Over the many decades of my career, I’ve met a lot of remarkable leaders, both in the military and in medicine. I remember many of the officers and sergeants who helped me through my early years in uniform who squared me away in both word and deed. They didn’t just tell me what to do; they were what to do. The same was true for residents and attending physicians who trained me after I became a doctor. Everything they did had a purpose, and each action had a proper procedure. Over time, by modeling their behaviors, I learned how to safely care for my patients and protect myself and my employees.
Here at VA, we are one of the largest employers of former military personnel in the nation, and we are all the better for it.
Veterans will always be seen as leaders because of their selfless service to the nation. As both a combat Veteran and a physician I am very proud, but not surprised, that Veterans are continuing to lead in their communities by modeling proper masking and hand hygiene behavior.
Masks are a part of our routines
We were taught on our first day in the military that being at the right place at the right time in the right uniform with the right equipment could be the difference between life and death. Our squad members counted on us to be ready for the mission, because having the right equipment with us could save their lives. Wearing a mask does the same thing. Just as we reached for our helmet and weapon every day on the way to our missions, we now reach for our masks as a part of our routines.
We wear masks to protect others
A common misconception is that we wear masks to protect ourselves. In fact, it is the opposite. We wear masks to protect others. Unlike a medical mask such as an N95 respirator, a homemade cloth face covering or dust mask from a hardware store likely won’t filter out the novel coronavirus. However, it will limit the virus from flying in the air to someone near you if you are infected. Yes, at times masks are hot and uncomfortable and fog up our glasses, but they are there to protect everyone around us from what we are breathing out. Simply put, by not wearing a mask, we put others in danger.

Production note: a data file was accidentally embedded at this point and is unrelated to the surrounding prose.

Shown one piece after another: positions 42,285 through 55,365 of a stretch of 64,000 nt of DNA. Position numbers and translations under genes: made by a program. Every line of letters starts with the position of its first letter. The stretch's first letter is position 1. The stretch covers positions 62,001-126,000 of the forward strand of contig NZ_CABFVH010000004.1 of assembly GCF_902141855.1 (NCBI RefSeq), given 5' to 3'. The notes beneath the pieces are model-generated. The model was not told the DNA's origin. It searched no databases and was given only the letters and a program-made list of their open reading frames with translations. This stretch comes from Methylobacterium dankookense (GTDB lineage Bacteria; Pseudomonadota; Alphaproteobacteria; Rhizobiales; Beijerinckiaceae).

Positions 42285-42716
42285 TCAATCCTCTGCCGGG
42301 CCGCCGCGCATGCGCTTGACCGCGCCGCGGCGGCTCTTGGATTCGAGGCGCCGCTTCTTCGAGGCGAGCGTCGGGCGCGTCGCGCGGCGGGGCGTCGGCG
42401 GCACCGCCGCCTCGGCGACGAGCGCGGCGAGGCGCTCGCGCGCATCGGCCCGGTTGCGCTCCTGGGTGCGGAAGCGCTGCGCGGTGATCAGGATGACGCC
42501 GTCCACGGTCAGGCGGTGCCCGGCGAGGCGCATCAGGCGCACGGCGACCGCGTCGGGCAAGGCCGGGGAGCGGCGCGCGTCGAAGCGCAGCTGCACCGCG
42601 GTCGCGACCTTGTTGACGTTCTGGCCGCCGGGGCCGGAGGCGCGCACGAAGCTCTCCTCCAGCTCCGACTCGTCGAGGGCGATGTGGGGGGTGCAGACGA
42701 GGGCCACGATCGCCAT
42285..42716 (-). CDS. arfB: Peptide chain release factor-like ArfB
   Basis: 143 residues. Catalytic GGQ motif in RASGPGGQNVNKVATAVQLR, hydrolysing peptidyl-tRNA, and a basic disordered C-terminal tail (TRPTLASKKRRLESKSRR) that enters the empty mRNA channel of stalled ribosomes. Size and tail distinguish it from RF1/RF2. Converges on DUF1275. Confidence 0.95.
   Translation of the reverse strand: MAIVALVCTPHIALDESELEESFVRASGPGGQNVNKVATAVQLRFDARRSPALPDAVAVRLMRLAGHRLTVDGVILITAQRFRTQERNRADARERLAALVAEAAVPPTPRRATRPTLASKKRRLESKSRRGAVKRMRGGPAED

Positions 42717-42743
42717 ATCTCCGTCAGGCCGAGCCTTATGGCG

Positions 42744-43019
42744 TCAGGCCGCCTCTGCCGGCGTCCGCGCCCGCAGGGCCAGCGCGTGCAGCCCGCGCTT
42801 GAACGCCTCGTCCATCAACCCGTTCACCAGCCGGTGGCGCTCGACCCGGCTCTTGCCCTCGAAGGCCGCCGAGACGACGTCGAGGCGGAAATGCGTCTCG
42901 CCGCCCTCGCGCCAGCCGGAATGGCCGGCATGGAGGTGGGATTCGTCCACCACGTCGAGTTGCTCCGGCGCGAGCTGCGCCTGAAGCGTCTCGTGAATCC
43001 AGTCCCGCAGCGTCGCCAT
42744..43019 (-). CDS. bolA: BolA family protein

Masks are required for everyone entering our facilities, but I ask you to take a cue from the Veterans around you and make your mask a part of your everyday routine away from our facilities as well. This is not about being comfortable. It’s about saving lives. Current CDC guidance recommends everyone over the age of two wear a mask when in public settings and when around others who don’t live in their households, especially when other physical distancing measures are difficult to maintain.
Use the #IWearAMaskFor hashtag on social media
To that end, we are looking to highlight Veterans who wear their masks by giving them a chance to tell the world who they are wearing them for. You can participate on social media by posting a photo of yourself in a mask and using the #IWearAMaskFor hashtag to identify the person or people you are keeping safe, like this: “#IWearAMaskFor my children/my grandfather/my fellow Veterans.”
We are all facing this public health crisis together. Wearing a face mask outside of our homes is one of the most simple but important things we can do to save lives. I hope the next time you see someone in a mask and a t-shirt or ball cap which indicates that they served this country in uniform, you will thank them not only for their service but for keeping you safe, both then and now.
Dr. Richard Stone (pictured above) is Executive in Charge of the Veterans Health Administration. He is a retired Army major general and Veteran of the war in Afghanistan. He was born and raised in Michigan and is a proud alumnus of the Wayne State University School of Medicine.